Losing religion in Godspeed
As far as retribution stories go, “Godspeed” (written, directed and produced by Robert Saitzyk) misses the mark. It’s revenge plot is heavy handed, the characters are unlikable and the “raised stakes” are implausible. That said, “Godspeed” is watchable, thanks to the commitment of the actors in their roles and the beautiful cinematography, which is in nice contrast to the gruesome plot.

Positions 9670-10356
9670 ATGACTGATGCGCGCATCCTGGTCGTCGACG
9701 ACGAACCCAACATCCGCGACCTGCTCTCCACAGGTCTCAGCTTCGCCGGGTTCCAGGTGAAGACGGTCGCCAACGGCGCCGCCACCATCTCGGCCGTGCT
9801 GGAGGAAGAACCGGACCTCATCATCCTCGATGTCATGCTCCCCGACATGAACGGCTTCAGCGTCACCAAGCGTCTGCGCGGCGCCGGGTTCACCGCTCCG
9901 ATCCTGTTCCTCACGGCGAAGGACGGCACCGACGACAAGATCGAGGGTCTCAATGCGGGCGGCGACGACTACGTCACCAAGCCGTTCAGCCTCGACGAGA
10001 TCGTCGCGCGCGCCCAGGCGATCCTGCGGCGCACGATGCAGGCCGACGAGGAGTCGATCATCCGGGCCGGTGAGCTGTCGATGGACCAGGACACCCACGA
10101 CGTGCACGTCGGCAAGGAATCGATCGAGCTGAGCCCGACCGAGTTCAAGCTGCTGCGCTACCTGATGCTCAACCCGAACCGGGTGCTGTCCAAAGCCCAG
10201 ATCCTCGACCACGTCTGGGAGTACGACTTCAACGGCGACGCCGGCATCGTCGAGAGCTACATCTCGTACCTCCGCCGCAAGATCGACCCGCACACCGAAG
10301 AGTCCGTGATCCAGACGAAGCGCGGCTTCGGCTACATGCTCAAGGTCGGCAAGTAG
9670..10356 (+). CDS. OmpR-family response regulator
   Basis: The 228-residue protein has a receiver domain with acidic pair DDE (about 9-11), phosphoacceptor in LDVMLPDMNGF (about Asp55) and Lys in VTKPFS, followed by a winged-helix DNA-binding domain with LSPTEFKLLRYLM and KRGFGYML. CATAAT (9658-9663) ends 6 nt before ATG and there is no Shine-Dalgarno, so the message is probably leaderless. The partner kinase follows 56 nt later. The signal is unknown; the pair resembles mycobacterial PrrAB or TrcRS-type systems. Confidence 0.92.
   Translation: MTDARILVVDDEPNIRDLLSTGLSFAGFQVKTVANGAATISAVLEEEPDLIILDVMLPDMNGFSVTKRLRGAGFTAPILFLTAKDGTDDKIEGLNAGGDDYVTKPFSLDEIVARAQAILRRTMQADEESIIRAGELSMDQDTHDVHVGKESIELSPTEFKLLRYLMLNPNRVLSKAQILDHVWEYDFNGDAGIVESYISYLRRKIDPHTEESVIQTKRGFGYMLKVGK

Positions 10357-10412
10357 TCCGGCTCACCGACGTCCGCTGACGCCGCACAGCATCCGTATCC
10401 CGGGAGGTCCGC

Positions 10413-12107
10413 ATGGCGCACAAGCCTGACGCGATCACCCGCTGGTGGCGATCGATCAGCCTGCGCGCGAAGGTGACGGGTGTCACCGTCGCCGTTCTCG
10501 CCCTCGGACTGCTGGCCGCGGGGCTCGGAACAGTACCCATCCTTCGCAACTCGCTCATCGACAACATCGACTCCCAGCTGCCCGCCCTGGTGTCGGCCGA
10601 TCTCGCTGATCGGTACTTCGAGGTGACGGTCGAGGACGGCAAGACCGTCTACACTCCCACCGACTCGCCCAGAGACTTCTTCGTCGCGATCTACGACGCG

We are first introduced to Charlie (played by Joseph McKelheer), the hard-to-root for protagonist. He’s a questionable faith healer who self-medicates via drinking and cheating on his wife. When his wife and son are murdered, he loses religion and ultimately himself as he becomes a recluse. It takes someone like Sarah (played by Courtney Halverson) to help him “reconnect” to society. Part-stalker, part “do-gooder,” Sarah persuades Charlie to help her sick father on her family’s remote farm. For whatever reason (we’re supposed to think sexual but it’s only alluded to), Charlie agrees to help. It’s not before long that we learn that Sarah has knowingly put Charlie in danger, which is in complete contradiction to her character. The plot point that results in all being revealed (namely who killed Charlie’s wife and son and why) is absurd as is the over-the-top dénouement. Redemption misses everyone and few, if any, lessons are learned.